Naomi Campbell was spotted looking worse for wear on holiday recently

Naomi Campbell was spotted looking worse for wear on holiday recently

An increasing number of women are suffering from traction alopecia due to hair extensions, like those sported by Naomi Campbell.

The UK’s leading hair transplant specialists – The Farjo Medical Centre – has revealed that a growing proportion of its patients are young women, looking to reverse the damage caused by hair extensions.

Women as young as 20 are now turning to surgery after suffering from traction alopecia – a hair loss condition caused by constant pulling or tension over a long period to the dermal papilla and hair follicle.

Dr Bessam Farjo, former president of the International Society of Hair Restoration Surgery (ISHRS), Medical Director of the Institute of Trichologists and founder of Farjo Medical Centre, said: “We’re treating a significant number of patients who have suffered from hair loss caused by hair extensions and the sort of hair styles which place increased tension on the hair and hair-follicle. Hair transplant surgery may seem like an extreme solution, but in many cases it’s the only way to restore hair permanently. Even this method is only guaranteed as long as the person puts less stress on their hair in future.”

Pictures of Naomi Campbell surfaced in the press this week with visible bald patches, highlighting the issue of how damaging hair extensions can be.

Dr Farjo commented: “Although I couldn’t confirm for sure without seeing Naomi in person, it would seem from recent pictures that she is suffering from traction alopecia.

“We often see this type of hair loss in Afro-carribean women as they very commonly wear hair extensions or corn rows. The areas around the hairline are the most prone to permanent damage because the hair in this area is more fragile. The other reason for hair damage in these women is the use of chemicals and heat to straighten the hair. Finally, the use of full hair pieces or wigs can cause friction on the scalp that breaks the hair. The hair will often re grow once the wig is removed.”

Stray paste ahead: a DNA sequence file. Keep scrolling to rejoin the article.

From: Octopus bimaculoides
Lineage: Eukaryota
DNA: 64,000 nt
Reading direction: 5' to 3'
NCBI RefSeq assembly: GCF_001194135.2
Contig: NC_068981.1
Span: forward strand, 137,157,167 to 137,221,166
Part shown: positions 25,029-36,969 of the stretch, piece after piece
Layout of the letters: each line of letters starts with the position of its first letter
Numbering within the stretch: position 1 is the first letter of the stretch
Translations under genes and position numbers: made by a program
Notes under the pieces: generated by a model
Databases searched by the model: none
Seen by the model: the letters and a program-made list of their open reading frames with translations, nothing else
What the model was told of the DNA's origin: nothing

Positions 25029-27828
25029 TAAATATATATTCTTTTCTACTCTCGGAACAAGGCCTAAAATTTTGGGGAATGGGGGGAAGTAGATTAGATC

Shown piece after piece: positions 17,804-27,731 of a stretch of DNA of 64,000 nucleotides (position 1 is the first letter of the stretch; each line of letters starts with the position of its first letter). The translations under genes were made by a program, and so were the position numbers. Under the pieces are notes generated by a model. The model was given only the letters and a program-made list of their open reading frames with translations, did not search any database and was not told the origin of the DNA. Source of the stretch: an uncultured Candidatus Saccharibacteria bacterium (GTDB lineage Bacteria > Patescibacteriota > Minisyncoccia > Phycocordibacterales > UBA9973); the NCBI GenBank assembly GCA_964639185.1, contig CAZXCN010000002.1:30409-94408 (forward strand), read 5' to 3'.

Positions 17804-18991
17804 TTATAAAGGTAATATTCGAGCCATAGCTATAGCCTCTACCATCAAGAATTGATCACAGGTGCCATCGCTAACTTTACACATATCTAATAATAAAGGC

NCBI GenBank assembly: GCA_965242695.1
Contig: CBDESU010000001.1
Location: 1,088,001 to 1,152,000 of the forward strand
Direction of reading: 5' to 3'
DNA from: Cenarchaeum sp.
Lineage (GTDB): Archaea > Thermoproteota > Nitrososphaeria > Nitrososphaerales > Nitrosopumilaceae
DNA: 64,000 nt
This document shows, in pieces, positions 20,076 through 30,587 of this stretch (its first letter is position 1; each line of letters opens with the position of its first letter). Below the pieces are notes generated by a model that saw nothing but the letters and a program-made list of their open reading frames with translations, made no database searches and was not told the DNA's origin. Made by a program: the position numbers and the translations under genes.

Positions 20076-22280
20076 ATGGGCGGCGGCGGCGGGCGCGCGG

Dr Farjo continued: “The damage caused by hair extensions will, in most cases, correct itself once the user stops wearing them. However, there are cases where the damage is so severe it can resemble alopecia areata, which is what Naomi appears to be suffering from.”

Bald patches – like those sported by Naomi – are one of the many potential side effects, which can be caused by hair extensions. When the extensions are woven too tightly they can pull on existing hair and lead to premature shedding. Weaving can also damage hair follicles, causing breakage at the point of attachment. The glue that’s attached to the natural hair can burn and split the ends of the hair and, in some cases, people can suffer from headaches from the added weight of the hair, or allergies to the bonding glue that’s used.

Dr Bessam Farjo and his wife Dr Nilofer Farjo head up the UK’s leading hair transplant surgery. They carry out more than 300 operations each year at their Manchester clinic.

The centre has an international reputation for not only using the latest hair transplantation techniques – recognised throughout the surgical field – but also for placing significant emphasis on developing pioneering ways to counter hair loss.

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